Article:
Political activist. NRA proponent. Hunter. Business entrepreneur. Former reality TV show star. Whatever label you give him, when Ted Nugent speaks, he makes news. But Nugent is at his best when he lets his guitar speak for him.
Over a 50-plus-year career, Nugent has carved out a permanent place in rock n’ roll history. He’s sold more than thirty million albums, performed nearly seven thousand shows, set concert attendance records all over the world, and is often placed high on lists of all-time great guitar players. But we can’t ignore the fact that Nugent has become known for his political views as much as for the music he plays.
That he gets so much attention for his conservative views is something Nugent doesn’t seem to spend a lot of time worrying about. Though he often seems to be speaking off the cuff, his views are usually well thought out and researched thoroughly.
“The bottom line is not speaking one’s mind,” he told Jambase. “Before the mouth opens, the brain feels a duty to sponge information, evidence, and facts, and always put them through the logic meter, based on good will and decency. So, when I do speak my mind it’s not just a knee-jerk reaction but a well-executed delivery of genuine, sincere research so that I know what the hell I’m talking about.”
While politics is clearly always on his radar, at nearly 70 years old, Nugent spends most of his time hunting. Music pays the bills but the pursuit of animals is his other true love. Of course, Nugent has some very definite opinions on hunting as well, opinions that can rub some people the wrong way. Though he hunts and kills beasts all across the world, Nugent’s love of animals and their place in nature seems to be genuine, whether you agree with his take or not.
“Let it be known to all people that hunting is perfect,” he said in an interview promoting his television show Ted Nugent Spirit of the Wild. “Hunting is the last perfect environmentalism available to mankind. What we celebrate when we hunt is that the miracle of God’s creation is renewable annual sustainability that is absolutely perfect. That habitat that we share with the creatures that sustain us, physically and spiritually, is the very habitat that determines our quality of life because what hunters, fishers, and trappers have always known is that the quality of productivity and the condition of that wildlife habitat literally determines the condition of our air, soil and water quality.”
A frequent visitor to Fort Wayne and other area stages over the years, Nugent is a familiar face and voice to classic rock fans here. Songs like “Cat Scratch Fever,” “Stranglehold,” and “Fred Bear” are staples in the playlists of classic rock stations across the country, including our own WXKE.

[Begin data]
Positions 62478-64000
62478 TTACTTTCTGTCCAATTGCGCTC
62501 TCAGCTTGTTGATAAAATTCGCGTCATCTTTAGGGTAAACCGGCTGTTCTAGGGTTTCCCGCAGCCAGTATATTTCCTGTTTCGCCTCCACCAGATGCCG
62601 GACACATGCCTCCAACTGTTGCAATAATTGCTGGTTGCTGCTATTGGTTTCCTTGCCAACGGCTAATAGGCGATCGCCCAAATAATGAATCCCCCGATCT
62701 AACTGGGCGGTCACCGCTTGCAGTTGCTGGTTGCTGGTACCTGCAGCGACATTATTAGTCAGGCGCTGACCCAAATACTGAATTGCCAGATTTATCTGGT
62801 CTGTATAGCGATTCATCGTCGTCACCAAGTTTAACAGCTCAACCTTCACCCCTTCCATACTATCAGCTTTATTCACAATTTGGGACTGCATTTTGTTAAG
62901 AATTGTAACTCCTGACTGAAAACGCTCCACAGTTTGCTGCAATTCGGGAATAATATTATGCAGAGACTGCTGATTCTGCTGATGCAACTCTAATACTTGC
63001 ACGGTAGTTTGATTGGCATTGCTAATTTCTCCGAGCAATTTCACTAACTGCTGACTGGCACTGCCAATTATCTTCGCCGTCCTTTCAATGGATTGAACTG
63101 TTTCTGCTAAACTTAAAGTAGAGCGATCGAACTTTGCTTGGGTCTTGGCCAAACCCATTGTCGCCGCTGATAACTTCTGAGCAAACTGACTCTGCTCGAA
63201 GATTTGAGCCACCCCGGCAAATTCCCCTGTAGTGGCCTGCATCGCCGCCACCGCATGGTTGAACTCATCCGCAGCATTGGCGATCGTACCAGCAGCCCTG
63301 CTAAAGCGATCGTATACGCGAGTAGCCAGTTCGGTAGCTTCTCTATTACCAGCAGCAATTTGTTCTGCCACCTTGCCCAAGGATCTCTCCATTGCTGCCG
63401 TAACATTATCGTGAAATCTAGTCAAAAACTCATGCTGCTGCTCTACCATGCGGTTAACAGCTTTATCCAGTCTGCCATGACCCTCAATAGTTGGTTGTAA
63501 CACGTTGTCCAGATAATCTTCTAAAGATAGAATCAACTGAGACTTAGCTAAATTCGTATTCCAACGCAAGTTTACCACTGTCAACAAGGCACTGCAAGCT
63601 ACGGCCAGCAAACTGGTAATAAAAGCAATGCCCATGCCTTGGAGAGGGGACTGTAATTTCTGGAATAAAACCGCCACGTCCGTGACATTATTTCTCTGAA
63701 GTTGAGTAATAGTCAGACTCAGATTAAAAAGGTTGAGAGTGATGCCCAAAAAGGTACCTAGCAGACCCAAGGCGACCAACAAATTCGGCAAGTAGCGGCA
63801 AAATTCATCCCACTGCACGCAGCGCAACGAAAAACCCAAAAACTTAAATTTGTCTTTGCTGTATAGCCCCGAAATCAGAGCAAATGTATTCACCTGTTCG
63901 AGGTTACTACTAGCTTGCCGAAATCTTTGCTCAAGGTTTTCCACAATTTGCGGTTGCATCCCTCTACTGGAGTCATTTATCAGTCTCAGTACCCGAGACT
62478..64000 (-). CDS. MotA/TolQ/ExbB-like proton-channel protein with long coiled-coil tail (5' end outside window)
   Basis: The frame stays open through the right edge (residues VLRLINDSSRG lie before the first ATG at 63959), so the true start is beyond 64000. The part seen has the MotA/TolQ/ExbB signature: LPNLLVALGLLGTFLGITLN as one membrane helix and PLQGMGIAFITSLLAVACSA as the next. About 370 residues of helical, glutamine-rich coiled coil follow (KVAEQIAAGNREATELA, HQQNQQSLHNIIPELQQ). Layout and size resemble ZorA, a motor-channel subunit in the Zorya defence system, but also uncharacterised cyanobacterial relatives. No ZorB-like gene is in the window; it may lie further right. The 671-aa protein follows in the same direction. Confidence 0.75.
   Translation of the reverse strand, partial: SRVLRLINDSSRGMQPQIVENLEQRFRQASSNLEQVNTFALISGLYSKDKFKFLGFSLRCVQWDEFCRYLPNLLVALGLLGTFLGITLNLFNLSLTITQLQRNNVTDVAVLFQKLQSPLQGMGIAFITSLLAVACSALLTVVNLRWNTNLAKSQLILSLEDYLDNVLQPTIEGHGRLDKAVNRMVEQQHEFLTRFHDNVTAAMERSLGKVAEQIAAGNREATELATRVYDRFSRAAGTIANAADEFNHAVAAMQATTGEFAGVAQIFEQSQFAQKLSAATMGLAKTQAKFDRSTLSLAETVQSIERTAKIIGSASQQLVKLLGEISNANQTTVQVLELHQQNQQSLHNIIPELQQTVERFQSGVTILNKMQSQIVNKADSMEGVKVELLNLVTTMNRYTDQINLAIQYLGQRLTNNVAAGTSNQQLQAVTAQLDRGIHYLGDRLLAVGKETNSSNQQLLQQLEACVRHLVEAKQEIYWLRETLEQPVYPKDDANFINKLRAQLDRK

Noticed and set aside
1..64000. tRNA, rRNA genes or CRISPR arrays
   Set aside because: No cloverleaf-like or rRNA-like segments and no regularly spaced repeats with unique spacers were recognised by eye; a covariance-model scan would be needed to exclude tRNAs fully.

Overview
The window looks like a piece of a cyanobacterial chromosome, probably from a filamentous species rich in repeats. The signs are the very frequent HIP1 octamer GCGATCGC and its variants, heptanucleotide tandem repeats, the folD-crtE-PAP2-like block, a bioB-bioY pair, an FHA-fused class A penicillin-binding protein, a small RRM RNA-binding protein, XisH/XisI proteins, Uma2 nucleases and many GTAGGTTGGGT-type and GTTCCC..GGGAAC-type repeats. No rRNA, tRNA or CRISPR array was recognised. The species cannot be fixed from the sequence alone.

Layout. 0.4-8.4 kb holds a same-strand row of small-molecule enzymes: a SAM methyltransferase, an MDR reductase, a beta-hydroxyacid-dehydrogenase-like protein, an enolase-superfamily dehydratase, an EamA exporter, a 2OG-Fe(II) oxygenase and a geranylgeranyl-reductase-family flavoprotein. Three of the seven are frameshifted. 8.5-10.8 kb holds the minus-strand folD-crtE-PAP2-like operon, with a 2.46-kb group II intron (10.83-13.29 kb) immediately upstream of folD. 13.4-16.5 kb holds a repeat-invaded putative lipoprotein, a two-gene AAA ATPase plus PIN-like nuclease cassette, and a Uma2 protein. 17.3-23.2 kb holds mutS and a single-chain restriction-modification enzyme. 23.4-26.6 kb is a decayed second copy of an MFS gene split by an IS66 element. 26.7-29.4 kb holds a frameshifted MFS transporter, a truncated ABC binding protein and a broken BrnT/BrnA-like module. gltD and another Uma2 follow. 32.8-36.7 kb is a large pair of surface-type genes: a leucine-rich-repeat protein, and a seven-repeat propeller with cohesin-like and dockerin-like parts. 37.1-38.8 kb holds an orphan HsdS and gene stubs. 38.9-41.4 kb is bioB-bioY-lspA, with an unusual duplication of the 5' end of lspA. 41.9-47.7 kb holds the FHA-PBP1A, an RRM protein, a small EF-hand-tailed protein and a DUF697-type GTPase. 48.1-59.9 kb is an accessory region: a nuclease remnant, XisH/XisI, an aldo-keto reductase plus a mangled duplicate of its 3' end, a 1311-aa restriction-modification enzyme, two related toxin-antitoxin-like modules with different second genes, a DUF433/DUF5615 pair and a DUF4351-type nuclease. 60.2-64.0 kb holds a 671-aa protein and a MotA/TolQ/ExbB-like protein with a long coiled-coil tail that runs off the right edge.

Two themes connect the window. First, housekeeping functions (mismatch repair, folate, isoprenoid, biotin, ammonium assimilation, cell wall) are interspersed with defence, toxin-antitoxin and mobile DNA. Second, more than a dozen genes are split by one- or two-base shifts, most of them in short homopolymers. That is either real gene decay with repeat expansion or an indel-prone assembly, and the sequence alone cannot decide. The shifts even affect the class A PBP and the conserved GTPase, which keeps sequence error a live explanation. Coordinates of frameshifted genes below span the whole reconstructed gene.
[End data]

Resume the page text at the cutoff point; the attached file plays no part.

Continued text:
On July 25, Nugent once again brings his no-holds-barred, no bull rock n’ roll show to the Foellinger Theater to the delight of many and the chagrin of some. With this show, fans can expect the expected. There won’t be a lot of surprises and you know Nugent won’t be apologetic about it because, as usual, he does what he wants and knows what the fans demand. There will be the requisite loud guitars, a lot of stage banter, some extreme jamming, audience interaction, and most of all, great songs. The other stuff is just white noise. Putting all other things aside, the songs are the reason to go to the show. The songs are the reason Ted Nugent is Ted Nugent.
When Nugent hits the stage, he shines in all his glory. All those years of performing has allowed the Motor City Madman to perfect his craft. The result is pure poetry in motion.
And while Nugent knows that his political views aren’t the same as the views of every member of his audience, he wants us to know that it’s OK to disagree because, in the end, it’s all about the music.
“I don’t really have many opinions, but I understand self-evident truth and I understand logic and I understand common sense and I find it very common and sensical across the land,” he told radio.com in a recent interview. “I don’t really care what you believe in. I mean, I do care because I’d like you to believe in the right things and the positive things and the good things, but I’m a public performer, so I can’t frisk the spirit of everybody that comes to my concerts. We don’t have to agree on anything except the music. I have friends that are liberals and I am slowly but surely fixing that, because I do have the remedy, but in the meantime we can shut up and jam and have a good musical get down. And we do. Every night.”
I don’t have many hunches anymore. I very rarely speak my opinion. I’d rather hear my observations of irrefutable occurrences, facts and, again, that dangerous ‘L’ word – logic. I dare to genuflect at the altar of logic, and someone who tries to pry my knee from the ground is gonna get a crowbar upside the head.
“Logic serves everybody in a positive way,” he continued. “It’s the abandonment of logic that’s created these squawking critics of me. All this energy, all this confidence, all this humility – because I’m humbled by logic – and all the music I’ve created, it was about defiance. I understood what Howlin’ Wolf and Bo Diddley and Chuck Berry were singing about. I discovered it was about defiance and a celebration of life, and my music and my politics are one and the same. And what is politics other than an individual’s pursuit of happiness and demanding from our employees, i.e. elected officials, that they exercise good will, decency, and logic in their policymaking?”
Then in typical Nugent style, he adds, “That there is a question whether hunting is OK, or that hunting is proper, exists only in the minds of drug abusers and willfully and intelligently and spiritually challenged miscreants. If there is anything in the world that is universal, it is that hunting is perfect.”
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July 27 • The Clyde